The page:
The ICCR coalition harnesses our collective influence as shareowners in Fortune 500 companies to improve corporate decision-making on environmental and social issues. One of the ways we do this is by filing shareholder resolutions with publicly-traded corporations. These one-page statements appear on the companies’ proxy statements and are voted on by all shareholders at companies’ annual general meetings (AGMs). By virtue of their public nature, resolutions are an effective press/PR lever.
When we reported to you in late January, our coalition had filed 257 resolutions for the 2016 AGM season on issues ranging from climate change and human trafficking, to inclusiveness, food & water sustainability, and corporate lobbying /political spending.
The total number of coalition filings has risen slightly from January to 266.
How have these 266 fared? To sum: more than 30% of our resolutions this year resulted in withdrawals; our members negotiated nearly 90 implementation agreements with companies, which will result in tangible progress for people and planet on a range of issues in the next 12 to 14 months.
117 of 266 have gone to a vote, and have been averaging votes of 24.6% in favor. Sixty of our resolutions achieved votes of 25% or more in favor, while 15 reached 40% or more. Four resolutions – Suncor, “Resilience in a Future Low-Carbon Economy”; Anglo American, “Strategic Resilience for 2035 and Beyond”; Clarcor, “Sustainability Reporting”; and JB Hunt, “Sexual Orientation and Gender Identity Discrimination” -- passed the majority threshold with votes of 50% or more in favor, a clear indication of the importance of the issue to investors.
Our highest votes this year have been 98.2% (Suncor –Resilience) and 96.3% (Anglo American - Strategic Resilience); both focused on climate change. The year’s climate change resolutions performed well as a group, averaging votes of 28.4%. Eighteen of the 32 climate change resolutions going to a vote won 25% or more.
ICCR resolutions calling for greater transparency around corporate lobbying and political spending activities also fared well, averaging 26.76%. The majority – i.e., 25 of 38 – of those resolutions going to a vote earned 25% or more.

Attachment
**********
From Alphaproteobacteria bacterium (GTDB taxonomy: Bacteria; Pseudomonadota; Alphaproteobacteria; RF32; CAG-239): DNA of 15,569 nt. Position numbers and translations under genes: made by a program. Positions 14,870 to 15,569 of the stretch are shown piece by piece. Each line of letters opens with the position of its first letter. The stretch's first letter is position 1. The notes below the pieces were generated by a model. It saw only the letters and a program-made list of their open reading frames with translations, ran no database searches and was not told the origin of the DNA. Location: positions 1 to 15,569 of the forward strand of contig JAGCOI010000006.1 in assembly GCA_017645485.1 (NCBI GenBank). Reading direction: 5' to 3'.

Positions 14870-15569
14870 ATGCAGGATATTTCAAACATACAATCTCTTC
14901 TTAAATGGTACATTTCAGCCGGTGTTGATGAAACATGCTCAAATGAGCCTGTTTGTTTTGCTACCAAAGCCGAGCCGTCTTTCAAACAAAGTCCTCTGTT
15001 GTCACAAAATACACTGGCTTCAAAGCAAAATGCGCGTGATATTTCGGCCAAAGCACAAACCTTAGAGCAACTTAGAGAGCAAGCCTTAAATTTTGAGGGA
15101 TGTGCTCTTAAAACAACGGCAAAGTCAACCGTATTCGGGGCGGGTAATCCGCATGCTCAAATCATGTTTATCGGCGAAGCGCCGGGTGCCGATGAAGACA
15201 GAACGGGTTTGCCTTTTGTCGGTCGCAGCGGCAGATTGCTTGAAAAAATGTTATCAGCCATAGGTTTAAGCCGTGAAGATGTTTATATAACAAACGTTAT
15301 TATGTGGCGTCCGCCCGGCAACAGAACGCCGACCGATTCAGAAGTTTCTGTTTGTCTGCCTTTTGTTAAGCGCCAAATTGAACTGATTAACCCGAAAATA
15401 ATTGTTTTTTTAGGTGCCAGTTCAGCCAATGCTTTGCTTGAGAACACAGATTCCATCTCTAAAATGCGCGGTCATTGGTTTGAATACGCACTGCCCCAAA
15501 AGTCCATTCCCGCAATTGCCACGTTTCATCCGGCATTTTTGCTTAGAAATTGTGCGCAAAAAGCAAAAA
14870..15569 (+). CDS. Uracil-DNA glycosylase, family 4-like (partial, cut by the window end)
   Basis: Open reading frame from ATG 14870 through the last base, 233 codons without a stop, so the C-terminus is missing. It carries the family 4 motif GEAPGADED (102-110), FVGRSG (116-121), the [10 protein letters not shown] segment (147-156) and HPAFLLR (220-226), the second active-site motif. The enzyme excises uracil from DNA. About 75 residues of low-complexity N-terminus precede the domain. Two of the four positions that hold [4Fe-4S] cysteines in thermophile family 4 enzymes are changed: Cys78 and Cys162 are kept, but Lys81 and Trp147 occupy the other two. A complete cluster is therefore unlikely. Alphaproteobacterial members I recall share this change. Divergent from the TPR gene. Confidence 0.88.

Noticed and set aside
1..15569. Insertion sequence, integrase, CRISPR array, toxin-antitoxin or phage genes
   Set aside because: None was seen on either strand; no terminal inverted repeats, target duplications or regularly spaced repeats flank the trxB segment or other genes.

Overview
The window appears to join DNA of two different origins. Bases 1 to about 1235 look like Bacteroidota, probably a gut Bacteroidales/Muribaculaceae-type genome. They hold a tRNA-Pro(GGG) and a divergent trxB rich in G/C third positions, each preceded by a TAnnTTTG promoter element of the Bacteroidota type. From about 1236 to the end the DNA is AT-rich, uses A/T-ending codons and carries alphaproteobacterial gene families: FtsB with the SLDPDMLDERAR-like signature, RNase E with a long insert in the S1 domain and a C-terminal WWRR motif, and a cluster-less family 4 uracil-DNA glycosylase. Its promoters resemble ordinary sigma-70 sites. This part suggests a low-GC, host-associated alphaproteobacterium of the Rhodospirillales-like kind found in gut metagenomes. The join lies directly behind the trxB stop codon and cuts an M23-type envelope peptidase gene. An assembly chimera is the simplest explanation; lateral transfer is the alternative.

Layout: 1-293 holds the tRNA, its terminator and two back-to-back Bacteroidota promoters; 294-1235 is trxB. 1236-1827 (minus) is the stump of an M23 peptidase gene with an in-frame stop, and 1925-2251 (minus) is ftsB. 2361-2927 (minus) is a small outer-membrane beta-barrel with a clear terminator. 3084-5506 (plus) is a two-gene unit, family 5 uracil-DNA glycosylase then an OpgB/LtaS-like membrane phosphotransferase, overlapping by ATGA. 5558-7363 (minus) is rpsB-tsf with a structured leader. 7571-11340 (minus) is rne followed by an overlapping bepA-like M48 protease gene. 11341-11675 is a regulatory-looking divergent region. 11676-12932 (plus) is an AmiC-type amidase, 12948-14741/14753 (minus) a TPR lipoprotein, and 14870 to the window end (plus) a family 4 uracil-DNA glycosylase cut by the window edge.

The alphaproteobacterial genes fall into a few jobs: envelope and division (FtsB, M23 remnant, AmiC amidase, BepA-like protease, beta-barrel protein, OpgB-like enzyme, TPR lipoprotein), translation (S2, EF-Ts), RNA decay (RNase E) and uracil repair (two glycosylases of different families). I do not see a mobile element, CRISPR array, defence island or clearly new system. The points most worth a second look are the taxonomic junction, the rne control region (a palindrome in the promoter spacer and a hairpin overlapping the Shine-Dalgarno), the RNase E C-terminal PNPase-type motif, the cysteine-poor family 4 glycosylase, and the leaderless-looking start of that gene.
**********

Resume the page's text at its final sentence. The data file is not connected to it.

We’ll provide a more detailed recap of the proxy season when all the votes are in and meanwhile, the very first resolutions for the 2017 season will be filed starting next month – so stay tuned for updates.
2016 Proxy Season Summary
The number of resolutions filed by ICCR members for the 2016 AGM season rose just over 12% this season to 255, which include 5 filings slated for the spring, a continuation of a four-year trend. Corporate practices related to climate change risks, and lobbying and political spending continue to dominate as resolutions themes and are primarily responsible for driving the overall increase in filings.
ICCR members filed a record 91 resolutions addressing climate change, more than at any time in their history, and 24 more than in the previous year. These filings were motivated in large part by growing recognition of the need for immediate and extensive action on climate change, and by this fall’s historic COP21 agreement in Paris, where 187 countries pledged to do their part to keep global warming below 2C. Fifty-two resolutions dealt primarily with climate change, while an additional 39 addressed it indirectly, as one of multiple concerns. (For the purposes of this article, we categorize resolutions according to their primary focus. For instance, resolutions focusing primarily on lobbying and political contributions, but referencing GHG emissions, are considered lobbying resolutions, etc.)
In an expansion of a strategy we first saw implemented by shareholders last year, resolutions addressed the challenges posed by climate change holistically, from 6 angles – while many resolutions predictably asked corporations to set science-based GHG reduction targets or renewable energy goals, or issue sustainability reports detailing GHG emissions, others took more unusual approaches, framing their “asks” within the context of corporate governance, and called on, for instance, proxy voting services to report on discrepancies between their actual voting practices against climate proposals,and their publicly stated positions in favor of greater disclosures around climate change risk. Similarly, some resolutions asked that sustainability metrics, such as GHG emissions monitoring, be incorporated into executive incentive plans. Other resolutions addressed deforestation and climate change impacts in the supply chains of food and consumer goods companies that use palm oil. Still others challenged corporate lobbying expenditures and membership in the Chamber of Commerce, which has mounted an attack on the EPA’s new Clean Power Plan addressing climate change.